Trading Down: Laid-Off Americans Increasingly Taking Pay Cuts - And Kissing Their Old Lives Goodbye
NEW YORK -- Susan Goscewski spent 30 years climbing the professional ladder. It took little over two years of unemployment for her to tumble back down.
Cast out of the workforce in December 2008 following the financial meltdown, Goscewski, 59, never expected to go for so long without a job. She had three decades of steady employment history and an MBA from Carnegie Mellon, one of America's top business schools. Her last position, as director of development for a nonprofit, paid $90,000 a year.
Last month, she finally found a new job: as a classroom tutor at a bookkeeping training center, working 20 hours a week for $15 per hour. Even if she works 50 of 52 weeks at that rate, she'll make just one-sixth of her 2008 salary.
"In this field, in this particular organization, I will never see what I've made before," Goscewski said quietly. "And I -- have I accepted that? I'm quite angry about it."
The U.S. economy added 216,000 new jobs in March, according to the federal Bureau of Labor Statistics, appearing to bolster claims that the labor market recovery is "gaining traction". But Goscewski and many others lucky enough to find work, any work, still find their old standards of living painfully out of reach.
"It makes me feel good that people are giving me work today. It means they trust me, they believe in me," Goscewski said. "But it still seems like a demotion, like I'm back in kindergarten again. What am I doing? I'm really starting all over again."
While the recovery of the labor market and the broader U.S. economy depend critically on job growth, equally important is the quality of those jobs. During the economic downturn, 40 percent of the jobs lost came from high-wage industries -- yet high-wage industries accounted for only 14 percent of the new positions created in the first year of post-downturn job growth, according to a report released in February by the National Employment Law Project.
Construction and finance, sectors which boast a median hourly wage of roughly $20, were among the hardest hit during the downturn. By contrast, about a fifth of all new jobs are being generated in the administrative/support, waste management, and remediation services industries and they offer a median hourly wage of $12.91. And many of those jobs are temporary positions.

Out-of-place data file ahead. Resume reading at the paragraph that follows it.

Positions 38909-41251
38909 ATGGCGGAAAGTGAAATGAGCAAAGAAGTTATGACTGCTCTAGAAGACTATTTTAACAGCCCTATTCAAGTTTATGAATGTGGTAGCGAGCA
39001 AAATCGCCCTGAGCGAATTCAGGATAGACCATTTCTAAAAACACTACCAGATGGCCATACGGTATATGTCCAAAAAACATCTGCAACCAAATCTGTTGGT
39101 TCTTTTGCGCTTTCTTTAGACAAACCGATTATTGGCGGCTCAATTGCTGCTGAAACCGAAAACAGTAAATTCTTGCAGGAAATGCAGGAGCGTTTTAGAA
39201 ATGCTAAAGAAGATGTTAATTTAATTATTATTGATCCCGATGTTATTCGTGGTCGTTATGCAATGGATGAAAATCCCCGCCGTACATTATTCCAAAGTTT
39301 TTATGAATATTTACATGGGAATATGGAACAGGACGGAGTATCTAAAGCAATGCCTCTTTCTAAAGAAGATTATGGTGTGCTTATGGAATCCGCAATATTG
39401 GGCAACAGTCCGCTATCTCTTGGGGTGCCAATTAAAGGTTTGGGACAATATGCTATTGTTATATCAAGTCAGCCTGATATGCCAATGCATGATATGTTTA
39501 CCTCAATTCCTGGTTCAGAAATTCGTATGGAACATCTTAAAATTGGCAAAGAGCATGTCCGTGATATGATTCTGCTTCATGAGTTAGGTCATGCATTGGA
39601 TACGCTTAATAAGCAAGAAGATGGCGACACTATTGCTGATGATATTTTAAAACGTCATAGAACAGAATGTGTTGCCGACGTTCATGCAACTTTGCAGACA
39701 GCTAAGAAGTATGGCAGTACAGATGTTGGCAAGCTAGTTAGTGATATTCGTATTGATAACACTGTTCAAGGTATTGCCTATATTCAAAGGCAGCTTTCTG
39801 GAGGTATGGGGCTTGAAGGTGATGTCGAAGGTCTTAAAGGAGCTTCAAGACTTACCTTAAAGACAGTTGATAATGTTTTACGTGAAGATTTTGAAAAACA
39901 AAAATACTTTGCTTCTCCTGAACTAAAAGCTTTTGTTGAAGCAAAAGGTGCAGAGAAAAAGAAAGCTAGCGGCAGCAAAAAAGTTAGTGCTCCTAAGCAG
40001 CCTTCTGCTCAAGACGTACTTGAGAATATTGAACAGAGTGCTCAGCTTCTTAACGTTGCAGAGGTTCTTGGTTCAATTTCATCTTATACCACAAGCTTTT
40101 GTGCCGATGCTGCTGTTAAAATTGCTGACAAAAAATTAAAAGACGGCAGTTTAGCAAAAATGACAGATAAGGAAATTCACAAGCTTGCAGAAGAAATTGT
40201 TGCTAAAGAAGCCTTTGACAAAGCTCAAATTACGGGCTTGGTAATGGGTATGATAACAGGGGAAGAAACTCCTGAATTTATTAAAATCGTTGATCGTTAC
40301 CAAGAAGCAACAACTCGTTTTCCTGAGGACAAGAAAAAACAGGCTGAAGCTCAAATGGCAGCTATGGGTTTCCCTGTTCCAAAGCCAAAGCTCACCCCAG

Other lower-paying sectors in which employment has rebounded since the downturn include the retail and hospitality and leisure sectors. Manufacturing is one of the bright spots, but industrywide employment is still well below pre-recession levels.
Meanwhile, corporate profits continue to grow at a breakneck pace. Expectations for first-quarter profit growth are hovering at roughly 40 percent.
"We have an awful problem," said Lawrence Mishel, the president of the Economic Policy Institute. "We have a system whereby corporations have been able to achieve a level of productivity they had before the recession even with 8.8 percent unemployment. They managed to achieve prosperity without anyone else having any prosperity. To me, that's not an economy that's working well."
'I Still Feel Like I'm Really On The Edge''
After she lost her job in 2008, Goscewski struggled to find her bearings. In the spring of 2009, she joined a between-jobs support group.
The group spent an hour a week sitting on folding chairs in the choir room of St. Bart's Episcopal Church on Manhattan's Upper West Side. Rather than focusing on job-search fundamentals like resume overhauls and interview techniques, members primarily shared their emotional struggles and their means of working through those challenges.